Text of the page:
The CFO is as much about the business itself as the numbers, A good understanding of both makes a good chief financial officer.
Also, a good CFO has a good team and allows them to grow professionally and support the chief financial officer.
A valuable CFO understands the business and people and enjoys growing both with transparency and humility.
The definition of a chief financial officer
has transformed from just a numbers person that you see only when there is an issue to a knowledgeable partner to everyone who is approachable.
A critical point is how good finance chiefs speak with pictures and analogies, not just analytically.
So not only the C-Suite and board of directors understand results, challenges, and opportunities, but everyone within the organization. Instead of being triggered into fear, people will understand the reasons for decisions and will be more inspired to contribute and innovate.
The art is no longer in accounting for the numbers. It is much more about being able to tell the story, help others tell the story, and being able to visualize where the pathways may veer so that decision-makers are already prepared. And pictures are usually understood by everyone, unlike words and numbers!
“Managing Through COVID-19: CFOs must consider what needs to change in how a company operates and what opportunities can be seized. This is not going to be a short and back-to-normal event but rather a change-inducing medium-term crisis with some kind of social distancing staying with us until a vaccine becomes available while the economy takes a U- or L-shaped recovery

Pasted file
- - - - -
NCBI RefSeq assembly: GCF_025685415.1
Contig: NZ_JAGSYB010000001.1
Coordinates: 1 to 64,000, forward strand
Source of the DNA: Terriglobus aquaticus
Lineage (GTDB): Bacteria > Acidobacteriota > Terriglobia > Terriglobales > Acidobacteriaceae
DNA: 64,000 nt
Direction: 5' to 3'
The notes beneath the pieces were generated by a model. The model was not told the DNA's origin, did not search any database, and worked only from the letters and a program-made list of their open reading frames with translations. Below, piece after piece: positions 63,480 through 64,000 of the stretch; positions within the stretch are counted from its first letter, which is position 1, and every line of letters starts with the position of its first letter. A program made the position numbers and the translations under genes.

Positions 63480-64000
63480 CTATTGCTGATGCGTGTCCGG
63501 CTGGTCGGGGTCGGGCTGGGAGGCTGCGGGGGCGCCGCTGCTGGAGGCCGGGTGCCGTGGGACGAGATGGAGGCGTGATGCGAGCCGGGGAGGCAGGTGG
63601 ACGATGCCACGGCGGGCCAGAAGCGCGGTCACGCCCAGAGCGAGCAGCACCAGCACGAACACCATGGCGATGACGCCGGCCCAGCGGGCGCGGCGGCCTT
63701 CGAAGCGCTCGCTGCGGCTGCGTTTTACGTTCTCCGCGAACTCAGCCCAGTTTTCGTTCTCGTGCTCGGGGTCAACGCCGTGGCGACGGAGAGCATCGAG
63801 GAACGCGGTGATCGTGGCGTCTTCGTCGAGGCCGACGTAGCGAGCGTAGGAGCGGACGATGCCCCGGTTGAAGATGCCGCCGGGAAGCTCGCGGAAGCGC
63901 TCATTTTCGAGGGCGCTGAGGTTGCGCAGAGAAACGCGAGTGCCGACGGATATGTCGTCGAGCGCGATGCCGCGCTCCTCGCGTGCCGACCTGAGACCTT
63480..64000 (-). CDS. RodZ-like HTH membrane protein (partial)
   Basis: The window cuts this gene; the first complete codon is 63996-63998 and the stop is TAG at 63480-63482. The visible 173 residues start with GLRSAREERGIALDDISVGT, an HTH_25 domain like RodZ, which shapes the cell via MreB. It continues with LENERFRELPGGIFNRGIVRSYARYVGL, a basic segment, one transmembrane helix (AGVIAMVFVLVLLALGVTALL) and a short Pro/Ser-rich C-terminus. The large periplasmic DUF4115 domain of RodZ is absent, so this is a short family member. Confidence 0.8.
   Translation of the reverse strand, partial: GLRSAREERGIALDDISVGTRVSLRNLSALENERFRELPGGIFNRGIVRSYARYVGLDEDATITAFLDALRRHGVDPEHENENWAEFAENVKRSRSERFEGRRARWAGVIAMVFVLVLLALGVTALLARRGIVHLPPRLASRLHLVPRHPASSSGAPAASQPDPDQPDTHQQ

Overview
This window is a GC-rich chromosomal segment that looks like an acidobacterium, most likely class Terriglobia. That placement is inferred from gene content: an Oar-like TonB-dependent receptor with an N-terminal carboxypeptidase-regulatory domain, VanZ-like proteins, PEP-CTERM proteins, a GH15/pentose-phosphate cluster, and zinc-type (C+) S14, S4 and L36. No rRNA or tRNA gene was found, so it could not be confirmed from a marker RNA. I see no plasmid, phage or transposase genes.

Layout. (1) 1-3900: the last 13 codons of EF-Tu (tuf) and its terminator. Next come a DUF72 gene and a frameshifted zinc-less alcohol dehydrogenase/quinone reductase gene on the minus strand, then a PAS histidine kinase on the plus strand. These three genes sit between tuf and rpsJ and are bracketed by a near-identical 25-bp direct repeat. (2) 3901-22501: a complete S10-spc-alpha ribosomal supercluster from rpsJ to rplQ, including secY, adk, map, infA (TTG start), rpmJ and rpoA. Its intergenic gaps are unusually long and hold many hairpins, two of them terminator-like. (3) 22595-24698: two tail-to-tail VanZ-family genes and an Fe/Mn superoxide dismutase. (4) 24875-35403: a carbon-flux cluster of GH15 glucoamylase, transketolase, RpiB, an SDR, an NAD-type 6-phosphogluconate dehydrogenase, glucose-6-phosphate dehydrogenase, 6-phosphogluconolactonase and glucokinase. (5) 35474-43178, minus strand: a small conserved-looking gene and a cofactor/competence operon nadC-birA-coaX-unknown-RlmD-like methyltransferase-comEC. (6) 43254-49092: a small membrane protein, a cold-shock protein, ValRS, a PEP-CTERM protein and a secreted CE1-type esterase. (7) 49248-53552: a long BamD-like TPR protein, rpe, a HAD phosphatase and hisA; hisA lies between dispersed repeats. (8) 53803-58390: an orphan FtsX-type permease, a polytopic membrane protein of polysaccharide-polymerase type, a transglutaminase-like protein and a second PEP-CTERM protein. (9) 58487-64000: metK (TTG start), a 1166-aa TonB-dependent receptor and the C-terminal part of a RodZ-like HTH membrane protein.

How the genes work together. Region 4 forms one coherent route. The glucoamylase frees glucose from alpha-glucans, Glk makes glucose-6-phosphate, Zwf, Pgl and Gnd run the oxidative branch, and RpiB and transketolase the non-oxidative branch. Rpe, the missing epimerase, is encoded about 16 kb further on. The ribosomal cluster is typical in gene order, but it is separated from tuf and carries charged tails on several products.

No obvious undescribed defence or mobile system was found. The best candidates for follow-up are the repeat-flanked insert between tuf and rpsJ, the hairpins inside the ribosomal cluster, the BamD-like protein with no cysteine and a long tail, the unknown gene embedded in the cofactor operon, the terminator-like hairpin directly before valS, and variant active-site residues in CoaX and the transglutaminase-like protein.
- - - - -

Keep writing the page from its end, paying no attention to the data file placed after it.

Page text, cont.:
It will bring a change in customer needs and behaviour as well as new ways your suppliers, clients, and partners are executing business with you; some of those trends will prevail as a ‘new normal.’
This situation will force companies to look for new business models and work organizations; some may even prove more efficient and profitable than current solutions.
This situation will bring to the forefront the importance of planning, budgeting, and forecasting [which is] critical to being able to react quickly and be on the offensive. And to do this effectively and efficiently, the CFO/ finance director must steer clear of micro-managing, delegate operational functions to people that he/she trusts, have a strong team that understands the mission and enjoys their job, focus on the long-term, and be open to constant improvement.
The CFO is becoming the main decision-maker and the most important employee of the company and should always have a seat on the board. In fact, going forward, boards need to reconsider the CEO's role in leadership.
In response to “How to Keep the Bankers and Investors on Your Side During a Recession” we must appreciate the importance of open communication with bankers and investors. Strong, well-thought decision-making will allow your banker and investors to continue to follow your lead.